I have to wonder how much of this ad revenue slide is attributable to the advertisers realization of the faulty (inflated) circulation numbers game that was being played? If you will remember the counting of give-away papers to students, libraries, etc.

Actually, I would like an honest appraisal of the efficacy of print versus radio versus TV versus internet. We all know about demographics and niche markets, however, has anyone determined which medium gives the most bang for the buck?

1:52 PM  
Anonymous Anonymous said...

In response to the comment by "Anonymous" -- I was pretty careful to avoid saying that there will be an increase in advertising that will save newspapers -- I simply said that whereas consumer advertising will abate, "supporter advertising" will increase -- I did not say that it will offset the decline of consumer advertising, nor do I believe it will. I stand by my assertion that there will be a surge in public affairs type communications campaigns and that will have an impact on our nation's culture. If I am on a cloud, then I am there because the pipeline of new business at my DC-based communications firm (100 people) is incredibly robust ... and others to whom I speak are confirming my thesis, including lobbyists and other public affairs and communications firms that specialize in "support this" campaigns. I would also asert this: much as I believe the center of the capital markets has been bifurcated with the equity market staying in New York and the debt market moving (please note progressive tense) to DC, I also believe that the communications industry will similarly be bifurcated, with consumer marketing centered in New York, and public affairs marketing centered in DC. You'll be able to track this with job decreases on Madison Avenue (already happening big time) and hiring on Connecticut and K (also happening, albeit with a good dose of caution).

2:32 PM  
Blogger Rob M said...

All I can say is "duh." Daily news distributed on paper is about to go extinct in this country. We journalists can only hope we'll land a job in the new order that will continue to support us.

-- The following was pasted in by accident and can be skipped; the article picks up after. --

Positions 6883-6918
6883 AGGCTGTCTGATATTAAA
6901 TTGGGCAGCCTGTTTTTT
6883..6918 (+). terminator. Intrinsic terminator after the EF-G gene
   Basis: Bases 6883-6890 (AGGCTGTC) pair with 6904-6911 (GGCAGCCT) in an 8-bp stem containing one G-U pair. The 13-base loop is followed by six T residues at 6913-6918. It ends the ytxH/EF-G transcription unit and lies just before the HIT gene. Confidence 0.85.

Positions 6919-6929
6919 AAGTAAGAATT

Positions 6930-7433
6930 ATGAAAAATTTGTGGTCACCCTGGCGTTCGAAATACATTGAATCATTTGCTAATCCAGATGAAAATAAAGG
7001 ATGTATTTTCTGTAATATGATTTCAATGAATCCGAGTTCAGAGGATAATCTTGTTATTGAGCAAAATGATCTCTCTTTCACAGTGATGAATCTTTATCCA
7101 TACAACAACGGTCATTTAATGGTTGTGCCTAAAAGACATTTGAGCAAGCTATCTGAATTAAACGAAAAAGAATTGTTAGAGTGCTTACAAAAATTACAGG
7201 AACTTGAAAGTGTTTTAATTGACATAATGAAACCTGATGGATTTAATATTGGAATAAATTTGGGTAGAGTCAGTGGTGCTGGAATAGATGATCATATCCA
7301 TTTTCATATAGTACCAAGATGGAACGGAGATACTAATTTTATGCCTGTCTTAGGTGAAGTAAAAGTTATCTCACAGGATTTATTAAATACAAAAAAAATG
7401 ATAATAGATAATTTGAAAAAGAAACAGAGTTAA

But the printers and truck drivers and delivery people are out of luck.

3:05 PM  
Blogger Rob M said...

A few more thoughts.

This should be retitled "Thinking the Inevitable." With the evaporation of classifieds, the three-legged stool of newspaper sustainability is toppling. What happens to the companies should no longer be any individual's primary concern, unless they've got a lot of stock in one.

I expect the "next shoe" that will drop will be when a labor dispute in a one-newspaper town gets ugly, ending with a Web site that may also publish a weekly magazine-like product or two. It will be followed by a wave of similar settlements, which will grow into a fundamental shift in how news is delivered on the local scale -- if you want to read the news, you'll need a computer.

3:44 PM  
Anonymous Anonymous said...

It's been suggested that newspapers aren't relevant anymore.

Newspapers will be around until companies put laptops in the restrooms.

I say that with tongue-in-cheek, but people still want a physical paper to carry around and read instead of lugging a laptop everywhere.

With the laptop, they must worry about things like battery life, leaving it on the train or bus seat, getting it wet, droppping it, etc.

These are some of the same reasons that the eBook and it's ilk aren't fully successful.

When an eBook is invented that won't get ruined if it's splashed on at the pool or thrown in the back of the minivan, and that I won't worry about the cost if I lose it, then I'll buy it.

For these reasons I think newspapers are still relevant.

11:36 AM  
Blogger Rob M said...

Relevance does not matter. Financial viability matters.
Secondly, I read news on my cell phone on the bus, in waiting rooms, or in the bathroom all the time. That news is also up-to-date instead of more than 24 hours old. Newspapers have lost the portability advantage.

11:50 AM  
Anonymous Anonymous said...

Yes, it is ugly time for print journalism.
Maybe there is hope in bankruptcy. Shorn of deal debt, newspapers would make money, even yet.
Imagine the Los Angeles Times, free of the debt monkey, and with employees owning a voting share of the new Times going forward. That could happen in bankruptcy court. After all, the creditors committee in bankruptcy court is going to want to own the Times, but not with Zell, who has no street cred in journalism. And creditors will want to keep the troops in place and "incentived."
Convert debt to equity, and cut employees in.
Times reporters should seriously consider this option, when Tribune goes into bankruptcy. Times reporters will have to go to a Ken Moelis or someone, and beg favors, in terms of advice.

11:55 AM  
Anonymous Anonymous said...

If newspapers offer compelling original content not found on the web then people will continue to read newspapers. If this content is available for free on the web then they will continue to lose readers. The Wall Street Journal model is the way to go for most newspapers.

6:56 PM